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March 9, 2020

NSF CAREER award will help Kassem Fawaz improve data privacy

Written By: Jason Daley

Every day, almost everyone in the United States uses a service, visits a website or interacts with a device that collects confidential data about their location, interests or activities. But very few take the time to read those services’ overly complicated privacy statements or adjust settings to protect their data. That’s led to millions of people losing control over their online privacy.

Kassem Fawaz, an assistant professor of electrical and computer engineering at the University of Wisconsin-Madison, hopes that receiving a prestigious National Science Foundation CAREER award will help him to continue to create tools that allow technology consumers take their privacy back.

“Every time you ask someone if they care about their privacy, they say, ‘Yes.’ When you ask them what they have done to protect their privacy, the answer is, ‘Mostly nothing,’ he says. “That’s because they lack usable tools to do something, and if they have the tools, they don’t know how to use them.”

Over the next five years, Fawaz hopes to create a new set of intuitive, easily accessible tools that inform consumers and also let them do something about data collection and processing. “The main objective of this CAREER proposal is to bridge the gap between users and the privacy practices of the services, websites, companies, apps and devices with which they interact,” he says.

Fawaz has already made some headway in developing those tools. In 2018, he and collaborators from the University of Michigan and École Polytechnique Fédérale de Lausanne in Switzerland released an AI-powered service called Pribot. The natural language processing network analyzes the fine print and legalese in the often difficult-to-understand privacy statements of websites, translating them into more digestible language. That allows users to ask questions about the privacy policies—like, ‘Does this site collect my location data,’ or, ‘Does it sell my info to third parties’—which are answered by a friendly chatbot.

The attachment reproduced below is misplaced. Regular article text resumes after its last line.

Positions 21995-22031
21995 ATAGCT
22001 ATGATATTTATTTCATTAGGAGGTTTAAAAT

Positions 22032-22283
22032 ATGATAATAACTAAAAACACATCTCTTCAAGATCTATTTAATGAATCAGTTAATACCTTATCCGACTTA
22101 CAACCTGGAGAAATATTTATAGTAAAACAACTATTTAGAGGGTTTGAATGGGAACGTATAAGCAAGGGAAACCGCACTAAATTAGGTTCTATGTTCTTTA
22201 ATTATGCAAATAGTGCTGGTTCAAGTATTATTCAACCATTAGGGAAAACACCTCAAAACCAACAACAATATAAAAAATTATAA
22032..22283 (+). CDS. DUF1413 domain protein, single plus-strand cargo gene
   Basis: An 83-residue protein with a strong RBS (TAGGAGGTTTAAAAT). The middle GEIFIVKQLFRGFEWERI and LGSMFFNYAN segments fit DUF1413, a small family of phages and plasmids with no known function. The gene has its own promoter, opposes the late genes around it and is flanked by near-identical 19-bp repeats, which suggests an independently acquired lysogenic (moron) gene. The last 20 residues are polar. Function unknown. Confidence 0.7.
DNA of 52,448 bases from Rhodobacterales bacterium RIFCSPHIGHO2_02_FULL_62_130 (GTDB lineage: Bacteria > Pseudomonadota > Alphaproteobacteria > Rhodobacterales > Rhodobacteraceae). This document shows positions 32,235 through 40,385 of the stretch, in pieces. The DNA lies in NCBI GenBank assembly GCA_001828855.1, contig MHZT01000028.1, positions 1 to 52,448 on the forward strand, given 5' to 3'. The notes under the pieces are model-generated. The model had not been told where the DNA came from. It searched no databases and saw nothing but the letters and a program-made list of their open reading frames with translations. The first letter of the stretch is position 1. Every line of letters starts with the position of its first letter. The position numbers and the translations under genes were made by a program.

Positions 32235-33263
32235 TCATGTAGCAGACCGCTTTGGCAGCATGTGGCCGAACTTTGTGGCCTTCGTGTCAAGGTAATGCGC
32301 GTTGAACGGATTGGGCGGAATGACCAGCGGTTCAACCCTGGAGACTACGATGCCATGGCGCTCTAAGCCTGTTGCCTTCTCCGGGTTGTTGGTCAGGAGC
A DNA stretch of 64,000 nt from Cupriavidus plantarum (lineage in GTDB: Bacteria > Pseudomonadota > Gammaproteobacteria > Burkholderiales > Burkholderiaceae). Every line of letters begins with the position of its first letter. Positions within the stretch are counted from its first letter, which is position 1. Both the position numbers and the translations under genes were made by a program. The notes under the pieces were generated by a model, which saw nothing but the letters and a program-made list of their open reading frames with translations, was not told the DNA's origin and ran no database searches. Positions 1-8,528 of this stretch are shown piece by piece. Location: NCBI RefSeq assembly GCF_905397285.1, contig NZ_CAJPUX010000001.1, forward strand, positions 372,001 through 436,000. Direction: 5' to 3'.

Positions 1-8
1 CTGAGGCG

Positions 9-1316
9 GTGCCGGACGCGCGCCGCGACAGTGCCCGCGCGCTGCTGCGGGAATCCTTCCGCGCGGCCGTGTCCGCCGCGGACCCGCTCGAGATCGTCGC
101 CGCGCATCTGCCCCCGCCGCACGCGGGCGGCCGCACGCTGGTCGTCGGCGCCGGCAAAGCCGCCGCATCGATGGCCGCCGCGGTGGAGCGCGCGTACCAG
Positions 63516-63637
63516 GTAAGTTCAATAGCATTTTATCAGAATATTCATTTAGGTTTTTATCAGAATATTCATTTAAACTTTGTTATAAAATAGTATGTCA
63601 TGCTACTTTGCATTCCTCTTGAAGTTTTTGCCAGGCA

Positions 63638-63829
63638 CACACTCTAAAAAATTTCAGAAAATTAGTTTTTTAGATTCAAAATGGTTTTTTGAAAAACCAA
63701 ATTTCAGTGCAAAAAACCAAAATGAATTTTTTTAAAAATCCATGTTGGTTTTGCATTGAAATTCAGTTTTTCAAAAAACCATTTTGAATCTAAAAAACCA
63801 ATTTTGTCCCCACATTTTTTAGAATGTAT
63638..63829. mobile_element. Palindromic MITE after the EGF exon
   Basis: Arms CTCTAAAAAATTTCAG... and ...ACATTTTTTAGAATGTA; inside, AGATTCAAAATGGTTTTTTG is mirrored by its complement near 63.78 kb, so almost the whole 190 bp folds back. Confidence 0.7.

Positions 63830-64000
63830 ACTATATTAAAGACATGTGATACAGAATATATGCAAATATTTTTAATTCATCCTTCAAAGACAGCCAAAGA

A companion service, called Polisis, uses graphics to display the type of information a website or service collects and how users can protect their data. So far, Pribot and Polisis have amassed a database of more than 30,000 privacy policies and continue to add more.

But Fawaz says those official privacy policies are only a small part of the entire privacy landscape. Some companies post privacy information in terms of service, license agreements, blog posts, FAQs and through other avenues. “This is where the actual research effort starts. Can we get all of that information, conceptualize it, understand that, and then present it in a more intuitive manner?” he says. “And can we go through the privacy settings of companies, analyze them, and also present them in a more usable manner?”

Eventually, he hopes his research will lead to privacy solutions that are part of people’s daily lives, like an interface that allows consumers to understand and adjust the privacy settings of sites they use without digging for them.

He’s also interested in creating a way to assist shoppers. “If you go to or visit Best Buy, your shopping decision is influenced by consumer ratings, costs, number of downloads, and other information,” he says. “What we’re thinking about is how we can include privacy as a dimension to help consumers make privacy-aware decisions when shopping.”

Fawaz says that public education is an important part of his CAREER proposal as well, especially since many people believe the data they share can’t be linked to them. “They think their data is not important,” he says.

But when he uses an education module to demonstrate how a simple trace using location data can reveal where they live, work and even grocery shop, it makes the issue more concrete. Cross referencing that with public records and other data can reveal even more personal information. “When I show them that, they start understanding and appreciating privacy problems better,” he says.